If Paul McCartney is on “Vegetables,” it is that version. This is one of those stories that has been told over the years and you would really have to ask somebody who was there to confirm whether Paul was there. Yes, there are two versions of “Vegetables,” well there are three if you count the “Smiley Smile” version; and certainly one that will appear on the album version as well as the special version is that one Paul McCartney purportedly is participating in the vegetable crunching.
That is another point. There is versions of these songs that were not used. Brian re-recorded some of these songs again. It’s clear which versions were meant for the album, but towards the end of the project he started thinking that some of these needed to be re-recorded and got as far as cutting tracks for two or three of them. And those will also be presented. There are a few extras., the song, “You’re Welcome,” which was the b-side of “Heroes & Villains” doesn’t seem like that was ever going to be a part of the album; it didn’t wind up being part of Brian’s 2004 version, so that will be included in the sessions.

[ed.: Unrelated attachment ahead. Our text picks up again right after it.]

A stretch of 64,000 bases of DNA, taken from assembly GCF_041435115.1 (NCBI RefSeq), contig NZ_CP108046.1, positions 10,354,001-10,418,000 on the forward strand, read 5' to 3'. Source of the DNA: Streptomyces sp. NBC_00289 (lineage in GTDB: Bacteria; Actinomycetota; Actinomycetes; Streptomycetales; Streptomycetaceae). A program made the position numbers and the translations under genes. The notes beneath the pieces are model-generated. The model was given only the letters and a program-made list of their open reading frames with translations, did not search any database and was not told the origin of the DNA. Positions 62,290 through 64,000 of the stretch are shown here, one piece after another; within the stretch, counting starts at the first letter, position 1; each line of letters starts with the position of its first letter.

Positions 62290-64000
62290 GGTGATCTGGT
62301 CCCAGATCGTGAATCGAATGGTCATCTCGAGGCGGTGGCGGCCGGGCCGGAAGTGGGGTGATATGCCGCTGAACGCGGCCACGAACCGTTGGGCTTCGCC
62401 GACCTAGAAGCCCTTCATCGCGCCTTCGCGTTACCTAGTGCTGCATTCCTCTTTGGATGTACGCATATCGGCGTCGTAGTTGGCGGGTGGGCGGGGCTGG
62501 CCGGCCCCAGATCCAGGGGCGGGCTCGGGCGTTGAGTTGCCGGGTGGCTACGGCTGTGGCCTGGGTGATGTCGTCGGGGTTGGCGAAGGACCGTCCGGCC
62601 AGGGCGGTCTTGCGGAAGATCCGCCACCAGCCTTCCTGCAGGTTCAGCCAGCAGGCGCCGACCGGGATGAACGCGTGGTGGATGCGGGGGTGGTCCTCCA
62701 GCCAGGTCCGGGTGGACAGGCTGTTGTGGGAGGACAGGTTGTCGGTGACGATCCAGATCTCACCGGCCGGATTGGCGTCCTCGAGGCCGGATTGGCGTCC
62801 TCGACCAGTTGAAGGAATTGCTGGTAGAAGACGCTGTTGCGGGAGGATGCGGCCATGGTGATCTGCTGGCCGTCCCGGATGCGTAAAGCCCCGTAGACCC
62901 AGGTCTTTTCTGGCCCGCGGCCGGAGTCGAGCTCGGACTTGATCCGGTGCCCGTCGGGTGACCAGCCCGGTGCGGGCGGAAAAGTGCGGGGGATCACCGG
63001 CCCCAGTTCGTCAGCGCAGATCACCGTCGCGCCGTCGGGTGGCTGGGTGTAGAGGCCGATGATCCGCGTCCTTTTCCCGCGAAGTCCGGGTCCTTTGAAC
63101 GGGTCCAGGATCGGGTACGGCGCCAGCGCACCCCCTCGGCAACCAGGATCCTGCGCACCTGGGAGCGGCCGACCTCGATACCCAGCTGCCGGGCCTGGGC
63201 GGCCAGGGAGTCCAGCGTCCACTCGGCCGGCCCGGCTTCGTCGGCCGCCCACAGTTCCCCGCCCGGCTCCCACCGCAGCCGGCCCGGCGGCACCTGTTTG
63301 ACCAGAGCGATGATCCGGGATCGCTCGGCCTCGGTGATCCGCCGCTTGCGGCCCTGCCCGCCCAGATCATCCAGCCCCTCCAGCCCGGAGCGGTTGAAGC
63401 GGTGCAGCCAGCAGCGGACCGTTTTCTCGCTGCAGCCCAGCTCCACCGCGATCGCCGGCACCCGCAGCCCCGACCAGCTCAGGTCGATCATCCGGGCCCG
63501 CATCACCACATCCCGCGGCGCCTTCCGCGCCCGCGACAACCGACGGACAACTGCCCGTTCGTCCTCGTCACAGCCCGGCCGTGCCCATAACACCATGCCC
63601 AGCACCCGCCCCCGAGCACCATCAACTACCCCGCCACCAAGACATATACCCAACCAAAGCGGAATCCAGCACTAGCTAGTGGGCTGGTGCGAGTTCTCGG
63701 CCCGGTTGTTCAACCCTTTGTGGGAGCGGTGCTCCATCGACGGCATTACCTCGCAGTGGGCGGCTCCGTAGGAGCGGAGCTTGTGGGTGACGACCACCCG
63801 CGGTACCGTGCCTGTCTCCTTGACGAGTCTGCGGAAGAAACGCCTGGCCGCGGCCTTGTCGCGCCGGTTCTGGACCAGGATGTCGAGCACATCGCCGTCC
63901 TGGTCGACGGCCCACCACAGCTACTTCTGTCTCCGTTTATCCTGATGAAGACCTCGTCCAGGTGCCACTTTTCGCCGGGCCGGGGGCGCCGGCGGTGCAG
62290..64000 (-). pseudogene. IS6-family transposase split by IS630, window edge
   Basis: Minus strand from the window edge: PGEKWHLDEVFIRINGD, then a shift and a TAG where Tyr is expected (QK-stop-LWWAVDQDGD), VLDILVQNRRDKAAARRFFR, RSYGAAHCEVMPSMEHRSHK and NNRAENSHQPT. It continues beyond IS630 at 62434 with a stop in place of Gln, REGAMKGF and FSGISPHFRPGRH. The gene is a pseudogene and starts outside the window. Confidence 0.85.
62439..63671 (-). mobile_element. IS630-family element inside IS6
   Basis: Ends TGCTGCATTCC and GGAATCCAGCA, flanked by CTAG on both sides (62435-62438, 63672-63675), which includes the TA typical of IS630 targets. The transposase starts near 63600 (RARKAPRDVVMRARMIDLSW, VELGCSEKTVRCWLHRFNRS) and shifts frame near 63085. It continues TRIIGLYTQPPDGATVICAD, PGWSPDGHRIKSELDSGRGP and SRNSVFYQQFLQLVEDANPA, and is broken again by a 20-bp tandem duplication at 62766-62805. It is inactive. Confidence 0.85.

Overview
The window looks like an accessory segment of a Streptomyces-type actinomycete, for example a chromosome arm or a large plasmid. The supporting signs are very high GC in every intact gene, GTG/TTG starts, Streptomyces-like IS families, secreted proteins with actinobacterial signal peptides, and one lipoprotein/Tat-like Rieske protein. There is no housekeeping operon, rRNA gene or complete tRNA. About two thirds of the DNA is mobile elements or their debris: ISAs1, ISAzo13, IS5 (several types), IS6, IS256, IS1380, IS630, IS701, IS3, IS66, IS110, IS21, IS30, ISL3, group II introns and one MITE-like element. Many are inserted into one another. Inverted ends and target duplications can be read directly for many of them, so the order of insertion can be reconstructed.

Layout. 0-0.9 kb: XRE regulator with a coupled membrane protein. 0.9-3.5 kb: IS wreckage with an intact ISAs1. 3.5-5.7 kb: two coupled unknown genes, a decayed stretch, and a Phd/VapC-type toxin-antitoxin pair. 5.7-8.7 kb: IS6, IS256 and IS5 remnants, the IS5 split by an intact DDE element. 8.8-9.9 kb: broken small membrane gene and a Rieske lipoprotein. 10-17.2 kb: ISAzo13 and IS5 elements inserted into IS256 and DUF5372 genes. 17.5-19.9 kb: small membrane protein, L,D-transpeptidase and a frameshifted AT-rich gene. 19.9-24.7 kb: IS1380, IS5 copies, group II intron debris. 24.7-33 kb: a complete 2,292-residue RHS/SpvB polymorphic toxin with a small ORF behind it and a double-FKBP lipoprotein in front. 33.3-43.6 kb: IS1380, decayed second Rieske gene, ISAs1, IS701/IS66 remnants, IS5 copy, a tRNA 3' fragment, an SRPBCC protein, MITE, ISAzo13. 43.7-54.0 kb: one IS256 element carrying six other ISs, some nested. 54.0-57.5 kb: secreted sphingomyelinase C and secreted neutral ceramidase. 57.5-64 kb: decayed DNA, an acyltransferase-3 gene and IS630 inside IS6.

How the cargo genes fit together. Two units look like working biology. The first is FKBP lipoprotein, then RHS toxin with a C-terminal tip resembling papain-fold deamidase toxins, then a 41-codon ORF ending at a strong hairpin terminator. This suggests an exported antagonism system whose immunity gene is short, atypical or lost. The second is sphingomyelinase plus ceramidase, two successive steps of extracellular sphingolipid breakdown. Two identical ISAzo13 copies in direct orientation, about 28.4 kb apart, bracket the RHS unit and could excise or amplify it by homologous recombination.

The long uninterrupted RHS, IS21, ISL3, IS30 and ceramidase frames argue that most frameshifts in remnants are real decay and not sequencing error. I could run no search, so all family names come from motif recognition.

We are acting as the producers. But until we got something pretty well laid out, we are not going to get a whole lot of feedback from anybody. Some of these questions are hard to answer because not only haven’t we assembled them yet, then this has to be played for Brian and the other members of the group and see what kind of input they have. Just because Brian did it the way he did it in 2004, [who knows if] he won’t say we’ll lets add, “You’re Welcome,” it will be a nice throwdown.
So how will you go about assembling the sessions portion of the project?
The boxset will present hopefully all of the  recording sessions [which comprise 30 hours] but do it in a condensed form so what the listener hears is like being the fly on the wall; so the listener hears the most important and most interesting parts musically and also the interaction between Brian and the group and the musician.